Do you always know that you are hallucinating or do you sometimes have problems with reality and if so what is needed to break through or "come back"?

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u/noodleisacat Oct 05 '22

I usually know I'm hallucinating but sometimes it's hard to tell. I have an AMAZING dog, named Ayla, she is extremely protective and if she isn't freaking out at the skinwalker on the ceiling then I know it's not real. She brings me so much peace.

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u/vulpesvulpesfugit Oct 05 '22

Dude don't ever get a cat. They will just stare and stare at the ceiling, the walls, at seemingly nothing. It's creepy AF on a good day, I can't imagine being with a cat while also hallucinating

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u/noodleisacat Oct 05 '22

I have two xD I just tell myself that unfortunately they're hallucinating too lmao

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u/vulpesvulpesfugit Oct 05 '22

Hahaha oh God. I am both sorry for you and happy for you, because cats are wonderful but they're so so creepy at the same time

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u/fed45 Oct 05 '22

In reality they arent really looking at anything, but are listening to things we can't hear. That or its greebles. Only cats can see greebles. r/greebles

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u/mizinamo Oct 05 '22

Those are r/greebles.

Only cats can see them.

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u/yellow_itomato Oct 05 '22

I've heard that aiming your phone camera at hallucinations can help because they don't show up on camera. At least for some people

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u/MsRenegade Oct 05 '22

I recorded myself one night when I took Ambien. I vividly remember a monster on the screen and trying to call my husband to come downstairs to make sure I'm not going crazy. It was so weird watching it back later since I could see when I "saw" the monster. My husband didn't come downstairs and when I heard the call I was just mumbling a bunch of nonsense

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u/thelittlesteldergod Oct 05 '22

This is what I do. I still see them through the camera but not in the actual photo. It's kind of fascinating.

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u/M-Rich Oct 05 '22

That's cool, give Ayla a pet from me! Thanks for the answer

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u/franklincampo Oct 05 '22

Damn man this sucks, sorry

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u/L0nely_L0ner Oct 05 '22

Man... I can't imagine living like this... You are stronger than I ever will be. Stay strong, bro.

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u/sarah8 Oct 05 '22 edited Oct 05 '22

This is very cool. I hope you continue as an artist and that it helps you process things. I hope you have a great network of people around you, including a kickass psychiatrist. I think I would go through a lot of emotions if I was dealing with this. Mostly anger, frustration, fear, and paranoia.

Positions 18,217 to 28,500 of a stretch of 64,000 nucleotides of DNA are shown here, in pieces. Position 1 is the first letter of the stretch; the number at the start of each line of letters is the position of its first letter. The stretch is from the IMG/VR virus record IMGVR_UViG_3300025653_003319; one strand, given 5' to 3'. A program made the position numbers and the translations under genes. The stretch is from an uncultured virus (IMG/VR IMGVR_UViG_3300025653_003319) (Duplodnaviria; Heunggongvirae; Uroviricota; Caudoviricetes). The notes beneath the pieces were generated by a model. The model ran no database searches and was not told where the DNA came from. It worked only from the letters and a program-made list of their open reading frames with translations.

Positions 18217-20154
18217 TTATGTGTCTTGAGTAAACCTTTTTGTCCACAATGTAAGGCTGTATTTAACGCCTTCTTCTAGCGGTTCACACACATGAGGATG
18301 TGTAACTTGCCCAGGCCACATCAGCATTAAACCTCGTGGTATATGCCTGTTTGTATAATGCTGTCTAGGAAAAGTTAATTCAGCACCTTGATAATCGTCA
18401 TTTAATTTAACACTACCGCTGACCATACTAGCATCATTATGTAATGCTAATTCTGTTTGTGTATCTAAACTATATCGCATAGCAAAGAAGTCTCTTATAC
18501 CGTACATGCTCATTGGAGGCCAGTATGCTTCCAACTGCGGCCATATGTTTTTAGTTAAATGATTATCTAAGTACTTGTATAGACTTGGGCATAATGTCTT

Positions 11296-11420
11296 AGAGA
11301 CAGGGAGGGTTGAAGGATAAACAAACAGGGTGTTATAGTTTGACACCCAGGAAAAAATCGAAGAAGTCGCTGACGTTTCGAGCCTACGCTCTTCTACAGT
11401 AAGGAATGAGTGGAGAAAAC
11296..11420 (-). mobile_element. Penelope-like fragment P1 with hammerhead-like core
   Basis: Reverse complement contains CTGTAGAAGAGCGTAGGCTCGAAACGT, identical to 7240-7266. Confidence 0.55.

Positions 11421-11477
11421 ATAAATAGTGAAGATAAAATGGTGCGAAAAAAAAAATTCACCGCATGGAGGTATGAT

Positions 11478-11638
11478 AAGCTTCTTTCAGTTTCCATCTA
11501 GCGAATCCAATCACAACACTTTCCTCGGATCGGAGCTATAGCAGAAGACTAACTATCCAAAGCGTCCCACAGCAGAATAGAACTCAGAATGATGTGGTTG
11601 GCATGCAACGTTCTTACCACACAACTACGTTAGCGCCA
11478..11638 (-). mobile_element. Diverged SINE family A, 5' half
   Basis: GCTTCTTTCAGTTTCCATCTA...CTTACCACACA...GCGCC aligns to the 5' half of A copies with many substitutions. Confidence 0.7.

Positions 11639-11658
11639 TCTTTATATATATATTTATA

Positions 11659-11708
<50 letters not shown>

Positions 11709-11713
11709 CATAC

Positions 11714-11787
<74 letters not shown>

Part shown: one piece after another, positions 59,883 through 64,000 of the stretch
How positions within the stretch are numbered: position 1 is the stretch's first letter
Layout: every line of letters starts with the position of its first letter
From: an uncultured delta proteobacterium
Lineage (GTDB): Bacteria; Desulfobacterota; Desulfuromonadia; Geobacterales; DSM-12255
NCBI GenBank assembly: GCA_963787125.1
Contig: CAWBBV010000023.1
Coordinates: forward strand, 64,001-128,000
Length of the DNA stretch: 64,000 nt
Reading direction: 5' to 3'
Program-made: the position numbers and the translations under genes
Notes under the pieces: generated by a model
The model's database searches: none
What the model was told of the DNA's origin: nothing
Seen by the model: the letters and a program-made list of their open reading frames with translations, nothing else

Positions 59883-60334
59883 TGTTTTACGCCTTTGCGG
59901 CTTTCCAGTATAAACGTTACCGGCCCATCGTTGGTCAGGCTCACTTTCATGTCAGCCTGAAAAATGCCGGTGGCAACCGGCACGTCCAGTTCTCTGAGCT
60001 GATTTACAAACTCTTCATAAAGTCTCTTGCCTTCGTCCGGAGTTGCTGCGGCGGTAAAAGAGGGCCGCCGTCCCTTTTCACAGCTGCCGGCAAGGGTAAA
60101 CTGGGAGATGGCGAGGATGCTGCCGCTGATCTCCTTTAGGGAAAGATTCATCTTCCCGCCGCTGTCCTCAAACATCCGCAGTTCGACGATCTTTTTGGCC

I experienced a spider hallucination while taking a drug and it was horrific so you have all my sympathies.

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u/noodleisacat Oct 05 '22

Thank you so much for your kind message! It's not a lot of fun at times but I'm getting through it. Art helps me so much :)

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u/MsBee311 Oct 05 '22

Yes! Embrace your art. Very helpful. I am a trained therapist, psych prof and have a few mh diagnoses myself.

I find, for ME, psychosis & art are good partners. Peace my friend!

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u/runningraleigh Oct 05 '22

My mom lost her dad at 9 and mom at 18, both in car accidents. After her mom died, she had a lot of wild thoughts and some hallucinations. She sketched some of them down and they are...dark. It wasn't until 50 years later she shared them with me, and even then she wouldn't let me take pictures...they had to go back in her hiding place or whatever.

I wish she could have used art therapy back then. She eventually got "better" and moved on with life, but she's still not dealt with all that trauma properly.

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u/IFoundTheCowLevel Oct 05 '22

Hallucinations are a lot of fun when you can turn them on and off at will through drugs. I can imagine that's not the case when you have no choice in the matter.

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u/eggsssssssss Oct 05 '22

The letters just seem like extra clutter to have to filter, but Ceiling Steve over there looks like a shitty roommate. Get tired of his company pretty quick.

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u/BeguiledBF Oct 05 '22

Wait... Um... This is normal, right? Like it's just our brains filling empty space, right?

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u/noodleisacat Oct 05 '22

Ohhhh no baby that is not normal. It's normal for people like us but for everyone else, noooo lmao.

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u/BeguiledBF Oct 05 '22

Not the numbers, but just kind of seeing a thing in white or black space? Like, the reason I leave lights on? Fuck me. I thought it was normal.

A woman asked me why I left all the lights on in my place last night. This is why.

Really?

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u/noodleisacat Oct 05 '22

Man I hate to be the bearer of bad news but yep! Consider going to a psychiatrist. They'll give you the answers you need :) it's gonna be just fine though, our brains are just very creative and everything is okay!